Thursday, February 9, 2017

Bookish Tourism - New Orleans, Louisiana

New Orleans is known as The Big Easy, and for good reason.  There is so much to see, do, and eat, but there's never a rush.  Explore.  Stroll around.  Take it easy.  New Orleans has a burgeoning literary culture, partly rooted in its history, but firmly planted in modern day.  This is shown through the many amazing bookstores, the authors writing in and about the area, and the committed people publishing the books.  On my most recent trip, I spent a lovely few days soaking up as much of the literary as I could, while still taking it easy.  Here are a few of the highlights -

Faulkner House Books

Located in the building where William Faulkner lived and wrote his first novel, Soldier's Pay, Faulkner House Books is a treasure trove of amazing literature of all types.  Upon entering this compact, elegant, charming space you immediately feel transported to another world.  There are plenty of Faulkner tomes here, as well as some rare and antiquarian finds; everything is thoughtfully curated.  I ended up leaving with a copy of Soldier's Pay (it seemed wrong not to, considering) and a collection of essays called Southern Bound: A Gulf Coast Journalist on Books, Writers, and Literary Pilgrimages of the Heart by John S. Sledge.  I have since read the Faulkner and, while I didn't love the story, I will always have the memories of buying the book in the space where it was written.  You can find more about them here.

Arcadian Books & Prints

About a block north of Faulkner House Books stands Arcadian Books & Prints, a bookshop that also invokes feelings of being transported to another world.  This world, however, is much more haphazard and...magical.  Books are stacked floor to ceiling, in mismatched cabinets, on rickety tables.  It was a literary labyrinth to navigate, finding antique and new books alike.  I was almost afraid to pick up some for fear that a whole shelf might collapse around me, in a dramatic avalanche.  What a way to go!  This didn't happen, but I did get the sense that the shop itself was being held up by books and magic, rather than walls.  The shopkeeper's desk also seemed to be made of books, and he would happily (if not a bit crankily) discuss anything New Orleans and literature with the patrons.  And the bookshop has the most amazing, Rory Gilmore-smelling-a-book scent!  I ended up choosing the essay collection Unfathomable City: A New Orleans Atlas by Rebecca Solnit and Rebecca Snedeker.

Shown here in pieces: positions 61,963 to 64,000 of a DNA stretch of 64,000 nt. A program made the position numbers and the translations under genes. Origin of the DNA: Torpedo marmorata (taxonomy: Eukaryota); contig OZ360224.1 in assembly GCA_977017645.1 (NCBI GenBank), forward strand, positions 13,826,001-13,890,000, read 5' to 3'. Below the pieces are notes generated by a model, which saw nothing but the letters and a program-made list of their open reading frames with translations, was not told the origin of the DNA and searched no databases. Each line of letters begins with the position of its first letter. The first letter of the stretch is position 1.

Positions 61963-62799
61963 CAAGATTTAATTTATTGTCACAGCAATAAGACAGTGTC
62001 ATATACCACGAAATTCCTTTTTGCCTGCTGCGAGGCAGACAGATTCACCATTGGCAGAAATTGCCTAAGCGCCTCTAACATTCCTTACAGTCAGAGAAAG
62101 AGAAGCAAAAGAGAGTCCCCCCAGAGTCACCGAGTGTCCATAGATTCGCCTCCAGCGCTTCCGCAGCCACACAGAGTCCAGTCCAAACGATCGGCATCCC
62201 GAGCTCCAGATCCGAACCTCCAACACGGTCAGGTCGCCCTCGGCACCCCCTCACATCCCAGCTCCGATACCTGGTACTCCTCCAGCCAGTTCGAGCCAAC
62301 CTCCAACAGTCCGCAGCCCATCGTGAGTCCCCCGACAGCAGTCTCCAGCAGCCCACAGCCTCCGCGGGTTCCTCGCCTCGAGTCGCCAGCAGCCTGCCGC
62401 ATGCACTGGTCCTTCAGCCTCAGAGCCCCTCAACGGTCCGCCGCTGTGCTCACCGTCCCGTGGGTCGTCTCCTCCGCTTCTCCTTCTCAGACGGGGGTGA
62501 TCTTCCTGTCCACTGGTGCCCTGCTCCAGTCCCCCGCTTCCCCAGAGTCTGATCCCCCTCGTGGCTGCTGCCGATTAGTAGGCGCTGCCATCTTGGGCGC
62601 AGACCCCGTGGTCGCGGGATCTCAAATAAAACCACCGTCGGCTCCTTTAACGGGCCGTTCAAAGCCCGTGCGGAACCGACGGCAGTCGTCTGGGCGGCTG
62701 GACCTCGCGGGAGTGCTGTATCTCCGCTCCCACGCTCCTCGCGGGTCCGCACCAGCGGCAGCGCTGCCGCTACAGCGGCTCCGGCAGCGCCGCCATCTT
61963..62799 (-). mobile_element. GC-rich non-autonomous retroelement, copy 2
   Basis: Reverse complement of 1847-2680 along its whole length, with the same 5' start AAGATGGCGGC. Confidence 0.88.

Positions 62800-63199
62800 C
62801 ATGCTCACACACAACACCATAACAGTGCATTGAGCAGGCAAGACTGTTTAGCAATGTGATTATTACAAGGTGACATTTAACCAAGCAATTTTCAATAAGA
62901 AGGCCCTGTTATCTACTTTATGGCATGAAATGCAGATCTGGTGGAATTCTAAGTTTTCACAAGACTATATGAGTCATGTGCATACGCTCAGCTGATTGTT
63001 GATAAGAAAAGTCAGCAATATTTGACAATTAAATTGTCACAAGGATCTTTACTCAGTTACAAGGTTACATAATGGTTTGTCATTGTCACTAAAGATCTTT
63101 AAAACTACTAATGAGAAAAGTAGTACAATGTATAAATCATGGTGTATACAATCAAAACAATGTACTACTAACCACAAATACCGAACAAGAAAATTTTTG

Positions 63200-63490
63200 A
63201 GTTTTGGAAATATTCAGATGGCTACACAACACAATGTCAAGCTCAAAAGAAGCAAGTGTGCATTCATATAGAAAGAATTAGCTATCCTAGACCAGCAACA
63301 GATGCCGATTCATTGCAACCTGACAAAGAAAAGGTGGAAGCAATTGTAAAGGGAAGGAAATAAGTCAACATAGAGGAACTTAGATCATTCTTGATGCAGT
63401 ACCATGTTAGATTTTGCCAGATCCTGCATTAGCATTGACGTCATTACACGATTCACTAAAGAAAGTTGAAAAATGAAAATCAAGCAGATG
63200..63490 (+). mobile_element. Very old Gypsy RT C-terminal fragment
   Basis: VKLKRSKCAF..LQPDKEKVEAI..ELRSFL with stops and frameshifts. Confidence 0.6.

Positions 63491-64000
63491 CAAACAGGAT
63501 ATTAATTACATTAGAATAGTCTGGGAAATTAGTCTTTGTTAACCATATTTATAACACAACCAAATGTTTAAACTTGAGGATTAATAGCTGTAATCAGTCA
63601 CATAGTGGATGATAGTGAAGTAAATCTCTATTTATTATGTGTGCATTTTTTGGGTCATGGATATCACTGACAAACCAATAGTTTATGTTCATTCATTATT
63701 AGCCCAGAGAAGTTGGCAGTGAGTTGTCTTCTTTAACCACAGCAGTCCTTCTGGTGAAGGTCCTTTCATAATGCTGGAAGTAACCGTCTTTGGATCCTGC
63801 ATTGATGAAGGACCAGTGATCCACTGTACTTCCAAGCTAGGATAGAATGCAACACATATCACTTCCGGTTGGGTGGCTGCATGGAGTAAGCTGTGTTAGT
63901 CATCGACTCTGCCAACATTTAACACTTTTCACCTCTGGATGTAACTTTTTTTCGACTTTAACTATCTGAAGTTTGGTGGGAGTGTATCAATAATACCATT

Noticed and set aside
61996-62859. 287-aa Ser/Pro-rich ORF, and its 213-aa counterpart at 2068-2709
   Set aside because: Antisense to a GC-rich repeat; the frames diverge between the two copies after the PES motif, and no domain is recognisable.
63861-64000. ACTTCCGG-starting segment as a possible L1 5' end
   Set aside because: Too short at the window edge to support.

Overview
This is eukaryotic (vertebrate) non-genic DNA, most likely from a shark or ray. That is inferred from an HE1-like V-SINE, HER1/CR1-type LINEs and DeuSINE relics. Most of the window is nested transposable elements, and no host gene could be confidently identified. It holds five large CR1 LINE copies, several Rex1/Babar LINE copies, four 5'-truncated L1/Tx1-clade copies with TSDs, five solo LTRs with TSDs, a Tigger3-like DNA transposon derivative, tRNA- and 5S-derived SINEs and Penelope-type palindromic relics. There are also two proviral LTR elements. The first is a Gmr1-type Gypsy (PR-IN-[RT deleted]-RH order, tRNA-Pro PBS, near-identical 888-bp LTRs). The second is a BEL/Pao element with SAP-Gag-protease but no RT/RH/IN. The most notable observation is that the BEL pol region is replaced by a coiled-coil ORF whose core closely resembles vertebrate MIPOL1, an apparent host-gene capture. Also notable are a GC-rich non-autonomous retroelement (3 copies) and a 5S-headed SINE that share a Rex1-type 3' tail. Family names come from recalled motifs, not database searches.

Librairie Bookshop

A more quaint and austere New Orleans bookshop, yet not without character, is Librairie Bookshop. Well-lit and spacious, yet very much a treasured hole-in-the-wall institution, this bookstore has a wide array of titles, but focuses on New Orleans-area literature and maps.  The aisles are filled with literary quotes handwritten on note cards, giving shoppers inspiration.  I left with a copy of New Orleans Jazz by Edward J. Branley.

Crescent City Books

At the time I visited, Crescent City Books had just completed a move into its new home on Baronne Street.  While very bright and open, especially compared to Arcadian Books, this shop is deceivingly full of great books, maps, and prints.  It's also the southern outpost of Black Widow Press, a micropress focusing on translated and contemporary poetry.  The bookshop also has a delightful resident cat, named Isabelle.  After receiving belly skritches, she was happy to recommend me her favorite books by rubbing her head on them.  Read more about the bookshop, and see extensive photos of the building (including the airplane body doorway here.  I ended up with Errata by Michael Allen Zell and City Without People: The Katrina Poems by Niyi Osundare.

Garden District Bookshop

Nestled in the gloriously air-conditioned and homey Rink Shopping Center, Garden District Bookshop is a spacious and beautifully cozy space.  Anne Rice is a local author, and there is a large space devoted to her work, so any fan would do well to make a stop here.  There are frequent author events, and information about them, as well as the shop itself, can be found on their website.  None were happening when I was in town, but I hope to be able to coordinate a trip so that I can attend one!  Most of the stock in this delightful shop were new releases, and significant space is made for signed copies.  My partner, a John Grisham fan, was delighted to find a signed, first edition of his book Rogue Lawyer.  I came away with a signed copy of Joseph Boyden's The Orenda

There were so many other bookish places I wanted to visit, but just didn't have the time - Maple Street Book Shop, the New Orleans Literary Festival, the Backspace Bar & Kitchen, touring Anne Rice's home, exploring Hotel Monteleone, and more.  There are so many reasons for me to trek back for another holiday!  If you haven't been there yet, I hope that I've inspired you to make a bookish trip to the Big Easy.  If there are other literary events or locations that I should check out on a future vacation, please let me know!

Librorum annis